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Argonne and Waterfall Glen

We trek the national laboratory's South Side campus in search of the future of science, our nuclear past and mysterious white deer.

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Photograph: Courtesy of Argonne National Laboratory
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Photograph: Courtesy of Argonne National Laboratory
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Photograph: Courtesy of Argonne National Laboratory

Argonne’s storied history as the site of one of the world’s first nuclear reactions makes it ripe for myth. Case in point: The 1,500 acres and surrounding Waterfall Glen Forest Preserve harbor a breed of white deer that some attribute to the national laboratory’s furtive science experiments.

In fact, Argonne welcomes anyone to visit its research facilities in a customizable tour (call 630-252-5562 for an appointment) of some of its nearly 100 buildings, ranging from transportation to nanoscience. Admittedly, I wasn’t much of a science student in school, so I asked for a general tour, which includes car and foot portions to a few locations.

After a half-hour commute on the Stevenson (I-55) from central Chicago (also accessible by Metra’s Burlington/Santa Fe line to Westmont to Pace 715), I arrived at the Information Center(Cass Ave and Northgate Rd, Darien) and met my volunteer guide Dick, a retired chemistry teacher with more than 40 years of tours under his belt. Following a fairly quick sign-in process (it’s more extensive for non-citizens), we hopped in Dick’s car and rode to the first stop, an introductory exhibit rehashing the South Side’s nuclear past. Enrico Fermi’s 1942 chain reaction on U. of C.’s Stagg Field leads up to last year’s shuttering of the area’s final nuclear pile.

Our next stop: the Advanced Photon Source—a giant X-ray machine. We observed the two-thirds-mile-long, hoop-shaped structure from a window as Dick broke down the essentials. Around 35 beamlines (the brightest X-ray beams in the Western Hemisphere) each enter into a research station, where a team of scientists conducts an experiment. About 3,500 scientists—most chosen through a peer application process—used APS last year alone. Fun projects have included analysis of Beethoven’s hair, which revealed the composer likely died of lead poisoning.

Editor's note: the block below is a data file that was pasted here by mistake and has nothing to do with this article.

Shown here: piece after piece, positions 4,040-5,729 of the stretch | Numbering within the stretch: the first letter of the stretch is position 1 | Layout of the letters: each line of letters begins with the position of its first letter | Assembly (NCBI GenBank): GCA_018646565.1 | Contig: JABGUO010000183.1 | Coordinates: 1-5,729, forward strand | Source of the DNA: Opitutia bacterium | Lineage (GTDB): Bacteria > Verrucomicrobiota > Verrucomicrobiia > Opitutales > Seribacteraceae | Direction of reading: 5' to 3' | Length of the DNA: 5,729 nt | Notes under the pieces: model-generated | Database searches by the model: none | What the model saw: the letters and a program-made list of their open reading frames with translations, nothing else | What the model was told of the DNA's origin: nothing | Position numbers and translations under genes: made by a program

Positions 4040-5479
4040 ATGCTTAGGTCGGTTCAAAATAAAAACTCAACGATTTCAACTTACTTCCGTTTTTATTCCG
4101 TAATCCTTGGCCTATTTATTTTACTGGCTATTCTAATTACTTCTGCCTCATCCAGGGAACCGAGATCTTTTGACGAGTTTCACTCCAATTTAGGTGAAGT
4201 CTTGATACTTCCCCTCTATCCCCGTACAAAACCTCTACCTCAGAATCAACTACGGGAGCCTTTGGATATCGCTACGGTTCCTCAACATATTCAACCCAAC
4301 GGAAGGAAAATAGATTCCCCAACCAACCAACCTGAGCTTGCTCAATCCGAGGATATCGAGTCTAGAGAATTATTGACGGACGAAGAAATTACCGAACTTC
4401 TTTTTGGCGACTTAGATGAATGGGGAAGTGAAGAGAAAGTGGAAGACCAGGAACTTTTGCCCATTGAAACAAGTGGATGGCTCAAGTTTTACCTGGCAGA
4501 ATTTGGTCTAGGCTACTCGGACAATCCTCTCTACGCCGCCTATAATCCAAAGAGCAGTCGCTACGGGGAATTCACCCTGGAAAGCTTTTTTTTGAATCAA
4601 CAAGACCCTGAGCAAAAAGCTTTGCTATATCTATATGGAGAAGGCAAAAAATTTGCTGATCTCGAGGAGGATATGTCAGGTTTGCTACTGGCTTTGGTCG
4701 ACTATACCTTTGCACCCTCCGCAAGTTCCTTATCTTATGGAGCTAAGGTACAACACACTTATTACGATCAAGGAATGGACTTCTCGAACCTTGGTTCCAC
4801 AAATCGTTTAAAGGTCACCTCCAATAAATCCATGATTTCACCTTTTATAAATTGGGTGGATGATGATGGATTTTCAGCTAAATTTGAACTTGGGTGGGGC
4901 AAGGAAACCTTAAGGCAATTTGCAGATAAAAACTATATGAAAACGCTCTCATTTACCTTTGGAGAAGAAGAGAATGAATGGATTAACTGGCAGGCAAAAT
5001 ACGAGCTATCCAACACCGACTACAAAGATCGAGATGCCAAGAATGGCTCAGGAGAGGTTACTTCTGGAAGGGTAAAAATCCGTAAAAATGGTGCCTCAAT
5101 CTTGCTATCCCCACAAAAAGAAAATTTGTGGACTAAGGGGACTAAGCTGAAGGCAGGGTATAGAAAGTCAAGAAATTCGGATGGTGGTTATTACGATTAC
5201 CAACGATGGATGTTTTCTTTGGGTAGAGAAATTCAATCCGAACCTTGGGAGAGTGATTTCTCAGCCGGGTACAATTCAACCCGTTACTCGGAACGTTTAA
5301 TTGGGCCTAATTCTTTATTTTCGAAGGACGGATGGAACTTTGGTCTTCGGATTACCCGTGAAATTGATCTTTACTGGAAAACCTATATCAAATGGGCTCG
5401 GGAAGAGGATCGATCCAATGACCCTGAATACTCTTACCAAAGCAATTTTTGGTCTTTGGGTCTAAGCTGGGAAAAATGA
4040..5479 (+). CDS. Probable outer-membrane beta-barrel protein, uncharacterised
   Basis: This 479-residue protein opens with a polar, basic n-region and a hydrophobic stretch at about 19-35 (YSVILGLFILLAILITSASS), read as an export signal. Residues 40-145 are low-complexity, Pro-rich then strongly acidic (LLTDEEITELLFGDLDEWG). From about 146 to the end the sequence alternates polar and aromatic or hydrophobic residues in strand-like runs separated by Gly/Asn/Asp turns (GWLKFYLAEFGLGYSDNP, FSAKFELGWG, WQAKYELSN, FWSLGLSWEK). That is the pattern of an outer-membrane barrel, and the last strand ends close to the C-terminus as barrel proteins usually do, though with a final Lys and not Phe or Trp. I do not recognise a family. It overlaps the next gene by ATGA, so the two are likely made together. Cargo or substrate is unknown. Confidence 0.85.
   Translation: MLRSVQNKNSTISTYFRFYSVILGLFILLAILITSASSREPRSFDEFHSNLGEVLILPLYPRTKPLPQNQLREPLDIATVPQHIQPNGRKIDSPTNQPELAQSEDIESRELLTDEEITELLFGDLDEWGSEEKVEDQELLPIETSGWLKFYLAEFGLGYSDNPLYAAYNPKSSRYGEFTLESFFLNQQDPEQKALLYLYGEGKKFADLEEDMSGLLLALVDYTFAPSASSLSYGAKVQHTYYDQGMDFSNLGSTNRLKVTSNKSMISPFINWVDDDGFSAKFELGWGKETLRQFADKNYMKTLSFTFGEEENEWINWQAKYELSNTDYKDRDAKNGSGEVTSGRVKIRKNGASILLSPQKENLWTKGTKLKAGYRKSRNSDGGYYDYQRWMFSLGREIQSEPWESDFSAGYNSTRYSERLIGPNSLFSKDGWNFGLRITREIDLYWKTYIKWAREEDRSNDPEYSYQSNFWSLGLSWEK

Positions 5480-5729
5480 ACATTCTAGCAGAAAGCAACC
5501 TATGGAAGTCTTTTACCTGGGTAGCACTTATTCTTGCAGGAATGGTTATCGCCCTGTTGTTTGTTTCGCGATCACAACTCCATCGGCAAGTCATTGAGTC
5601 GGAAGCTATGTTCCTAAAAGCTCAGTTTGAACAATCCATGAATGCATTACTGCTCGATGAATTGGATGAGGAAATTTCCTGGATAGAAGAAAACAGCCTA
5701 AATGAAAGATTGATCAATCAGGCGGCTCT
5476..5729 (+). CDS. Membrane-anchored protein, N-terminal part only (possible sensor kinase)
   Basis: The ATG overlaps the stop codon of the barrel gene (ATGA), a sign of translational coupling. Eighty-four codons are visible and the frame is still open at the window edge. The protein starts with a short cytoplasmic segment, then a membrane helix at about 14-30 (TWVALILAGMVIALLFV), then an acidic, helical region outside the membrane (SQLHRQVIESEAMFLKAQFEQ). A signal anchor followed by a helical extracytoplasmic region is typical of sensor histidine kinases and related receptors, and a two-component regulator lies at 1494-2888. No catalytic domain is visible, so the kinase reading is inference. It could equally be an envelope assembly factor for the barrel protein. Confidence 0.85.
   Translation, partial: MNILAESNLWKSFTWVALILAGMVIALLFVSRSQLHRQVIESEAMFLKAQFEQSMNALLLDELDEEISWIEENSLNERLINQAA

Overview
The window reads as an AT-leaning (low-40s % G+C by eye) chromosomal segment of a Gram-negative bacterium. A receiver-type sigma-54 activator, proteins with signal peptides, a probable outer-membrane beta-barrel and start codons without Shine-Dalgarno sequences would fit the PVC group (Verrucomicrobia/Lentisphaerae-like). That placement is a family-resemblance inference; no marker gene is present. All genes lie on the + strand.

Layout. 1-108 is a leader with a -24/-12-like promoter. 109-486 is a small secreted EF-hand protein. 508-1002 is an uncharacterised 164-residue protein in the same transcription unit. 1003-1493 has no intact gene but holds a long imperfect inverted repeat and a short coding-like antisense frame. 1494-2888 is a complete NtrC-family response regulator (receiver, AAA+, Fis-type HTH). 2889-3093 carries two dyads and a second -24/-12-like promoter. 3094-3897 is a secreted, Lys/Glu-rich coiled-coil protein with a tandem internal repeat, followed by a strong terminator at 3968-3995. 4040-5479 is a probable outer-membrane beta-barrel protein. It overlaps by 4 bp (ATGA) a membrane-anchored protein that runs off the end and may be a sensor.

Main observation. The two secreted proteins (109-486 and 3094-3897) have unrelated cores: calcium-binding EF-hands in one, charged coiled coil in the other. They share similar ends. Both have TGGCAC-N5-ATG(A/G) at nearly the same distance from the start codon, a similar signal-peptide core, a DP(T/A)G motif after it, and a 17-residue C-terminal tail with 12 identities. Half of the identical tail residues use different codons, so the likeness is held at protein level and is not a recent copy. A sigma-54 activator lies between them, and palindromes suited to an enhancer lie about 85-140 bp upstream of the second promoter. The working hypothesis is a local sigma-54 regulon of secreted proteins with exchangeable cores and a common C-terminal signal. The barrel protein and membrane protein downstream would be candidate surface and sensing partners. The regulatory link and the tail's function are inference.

From there we looked out over the stunning wooded campus. The tree-filled glacially carved ridges are home to roughly 300 species of mammals, including the white deer, brought from overseas to a wealthy man’s nearby estate about a century ago. Dick identified campus facilities, including the Blue Gene/P supercomputer, which does in three days what my MacBook could accomplish in a thousand years. Nearby cooling towers let off dramatic puffs of steam. A tiny pavilion by contemporary artist Dan Graham brings in art-loving tourists from around the world, but most structures—built just after WWII—resemble brick army barracks, their halls lined with old radiators and Steelcase shelves full of machinery parts.

Our last stop at ATLAS brought us back to what Dick referred to as “basic stuff.” No Beethoven, just studies on instable nuclei. A long beamline, resembling an assembly line, ends in the alien-looking Gammasphere. Essentially a microscope, the device became famous in the 2003 movie The Hulk as a radiation machine that turned Bruce Banner green.

Ending on an appropriate science-fiction note, I left the mind-blowing campus to stretch my legs in the doughnut-shaped Waterfall Glen Forest Preserve that encircles Argonne. Entering at the Outdoor Education Camp trailhead (no registration needed), I took a short jaunt to the park’s namesake manmade falls, quaint masonry from the 1930s covered by a gurgling brook. I continued south for a mile to a bridge over Sawmill Creek, then southwest along the BNSF railroad to a scenic overlook and St. Patrick’s Cemetery. Rather than continue on the 10-mile loop, I circled back. The fall walk was visually serene, but obstructed with humming mechanical noises. Not altogether unpleasant, the noise emanated from the train tracks and not—as rumor would have it—Argonne’s reputed nuclear experiments.

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